Arts Minister Michael Ellis announces temporary export bar so that a buyer can be found for 16th century casket worth £750,000.
- One of the earliest known pieces of Kunstkammer furniture in the UK at risk of being lost abroad unless a UK buyer can be found
Arts Minister Michael Ellis has placed a temporary export bar on a 16th century marquetry casket from the historic Newbattle Abbey, Scotland, in a bid to keep it in the country.
The treasure, considered one of the most important early pieces of South German furniture in the country, is at risk of being lost unless a buyer can be found to match the £750,000 asking price.
Created in 1565, the German Renaissance casket features engraved ivory and bone panels and gilded metalwork. It is believed to be one of the earliest known pieces of German ‘Kunstkammer’ furniture in existence.
The concept of the Kunstkammer or ‘cabinet of curiosities’ first emerged in the 16th century to showcase precious, rare and exotic objects to display the owner’s status and scholarship. The casket is a rare, dated example and would have formed part of a prestigious collection.
Arts Minister Michael Ellis said:
Throughout history cabinets of curiosities have been used to hold countless precious treasures. Now it is this incredibly rare casket that is itself the treasure. I hope that we can find a buyer to keep this remarkable piece of furniture in the country.
The intricately decorated stand accompanying this casket is in the style of James Moore, cabinet-maker to the Royal household of King George I from 1714 – 1726.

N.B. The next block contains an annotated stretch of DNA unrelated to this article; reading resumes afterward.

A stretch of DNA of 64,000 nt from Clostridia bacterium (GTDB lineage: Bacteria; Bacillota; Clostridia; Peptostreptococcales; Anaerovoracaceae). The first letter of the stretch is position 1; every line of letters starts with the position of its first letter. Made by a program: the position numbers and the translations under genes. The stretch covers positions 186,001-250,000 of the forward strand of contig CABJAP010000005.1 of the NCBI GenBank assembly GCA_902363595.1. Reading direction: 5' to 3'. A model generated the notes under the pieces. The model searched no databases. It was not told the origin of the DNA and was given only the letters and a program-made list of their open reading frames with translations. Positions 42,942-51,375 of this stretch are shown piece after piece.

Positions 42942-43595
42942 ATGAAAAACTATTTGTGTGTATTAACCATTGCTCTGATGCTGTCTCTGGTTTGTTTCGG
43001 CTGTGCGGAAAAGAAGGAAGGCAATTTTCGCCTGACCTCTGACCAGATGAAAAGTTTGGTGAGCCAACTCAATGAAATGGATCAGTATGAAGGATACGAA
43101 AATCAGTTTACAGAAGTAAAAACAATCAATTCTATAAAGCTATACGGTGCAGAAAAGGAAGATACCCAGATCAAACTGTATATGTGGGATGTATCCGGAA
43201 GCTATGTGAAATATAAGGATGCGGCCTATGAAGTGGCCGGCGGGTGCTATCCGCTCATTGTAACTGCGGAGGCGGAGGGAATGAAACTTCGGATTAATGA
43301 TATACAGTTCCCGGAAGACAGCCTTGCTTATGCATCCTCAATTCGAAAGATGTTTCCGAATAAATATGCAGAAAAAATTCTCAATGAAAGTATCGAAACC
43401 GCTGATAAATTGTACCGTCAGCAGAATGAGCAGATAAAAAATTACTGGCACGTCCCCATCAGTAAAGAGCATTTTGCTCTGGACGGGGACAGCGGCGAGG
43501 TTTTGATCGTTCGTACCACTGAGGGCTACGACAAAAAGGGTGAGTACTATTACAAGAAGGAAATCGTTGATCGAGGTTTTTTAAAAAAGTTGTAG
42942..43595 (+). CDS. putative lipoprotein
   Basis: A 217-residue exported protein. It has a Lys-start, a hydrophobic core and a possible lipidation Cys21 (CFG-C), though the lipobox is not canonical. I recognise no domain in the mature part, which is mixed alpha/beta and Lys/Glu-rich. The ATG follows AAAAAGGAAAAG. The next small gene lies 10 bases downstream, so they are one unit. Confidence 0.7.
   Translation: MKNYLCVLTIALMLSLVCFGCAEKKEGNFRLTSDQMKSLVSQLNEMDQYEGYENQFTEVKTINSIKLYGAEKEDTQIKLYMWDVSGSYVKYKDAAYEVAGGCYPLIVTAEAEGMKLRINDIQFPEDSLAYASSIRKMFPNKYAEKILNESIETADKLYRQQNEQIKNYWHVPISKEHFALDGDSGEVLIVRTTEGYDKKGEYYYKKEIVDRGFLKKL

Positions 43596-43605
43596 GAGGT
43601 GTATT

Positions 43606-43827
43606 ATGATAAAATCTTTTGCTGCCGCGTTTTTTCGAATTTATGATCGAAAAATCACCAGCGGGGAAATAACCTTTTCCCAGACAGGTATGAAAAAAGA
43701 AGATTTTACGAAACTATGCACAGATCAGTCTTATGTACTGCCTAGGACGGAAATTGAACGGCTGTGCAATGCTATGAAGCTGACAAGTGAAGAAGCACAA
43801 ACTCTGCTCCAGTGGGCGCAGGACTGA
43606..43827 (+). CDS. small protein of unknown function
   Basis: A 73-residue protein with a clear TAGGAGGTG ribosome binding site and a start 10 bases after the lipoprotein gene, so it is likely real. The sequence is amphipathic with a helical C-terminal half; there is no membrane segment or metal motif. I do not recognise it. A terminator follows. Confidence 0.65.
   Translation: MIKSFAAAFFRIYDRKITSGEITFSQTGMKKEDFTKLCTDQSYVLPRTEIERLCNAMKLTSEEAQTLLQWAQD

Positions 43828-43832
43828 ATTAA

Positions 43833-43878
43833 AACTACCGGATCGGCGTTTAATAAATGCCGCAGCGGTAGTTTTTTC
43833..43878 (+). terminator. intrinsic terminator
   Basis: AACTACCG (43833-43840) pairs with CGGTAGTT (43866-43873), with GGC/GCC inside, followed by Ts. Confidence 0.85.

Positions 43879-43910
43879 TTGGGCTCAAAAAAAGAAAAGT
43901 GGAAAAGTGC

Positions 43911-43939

It is believed that the casket is the only piece of its kind in a British collection. Comparable examples of German Renaissance caskets survive in the Kunsthistorisches Museum in Vienna and the Metropolitan Museum of Art in New York.
While it is difficult to identify a designer, the expert panel agreed that the work could be associated with the city of Nuremberg and dated to the 1560s. The casket provides important evidence that the Nuremberg cabinet-makers rivalled those of Augsburg in the production of high-quality marquetry furniture in South Germany during this period.
The RCEWA made its recommendation on the grounds of the cabinet’s outstanding aesthetic importance and for the opportunities it offers for the study of German renaissance cabinet-making. The Committee noted that the cabinet was exceptionally well crafted.
Committee Member Christopher Rowell said:
This remarkably beautiful and highly wrought small cabinet of architectural design, inlaid with panels of figurative and perspectival marquetry, with elegantly chased gilt bronze mounts, was probably made in Nuremberg around 1565.
It is the sole piece of furniture of its kind in Great Britain and the most elaborate of only a dozen pieces of sixteenth-century German furniture to be decorated with marquetry depicting 3D geometric solids or illusionistic polyhedra. The perspectival wood, ivory, bone and mother-of-pearl marquetry derives from Italian and German engravings. One of the panels is dated 1565.
The cabinet was designed as a repository of precious small works of art. Its British carved walnut cabriole-legged support was made for it around 1730, so it has been in this country since then. It may have descended to the Marquesses of Lothian from Frederick V, Elector Palatine, the so-called ‘Winter King’ of Bohemia, son-in-law of James VI of Scotland and I of England and brother-in-law of Charles I.
The Newbattle casket was lent to prominent exhibitions in the nineteenth century. It is to be hoped that this great rarity, which has been in the country for nearly 300 years, can be retained in Britain.
The decision on the export licence application for the casket will be deferred until 11 July 2019. This may be extended until 11 October 2019 if a serious intention to raise funds to purchase the casket is made at the recommended price of £750,000.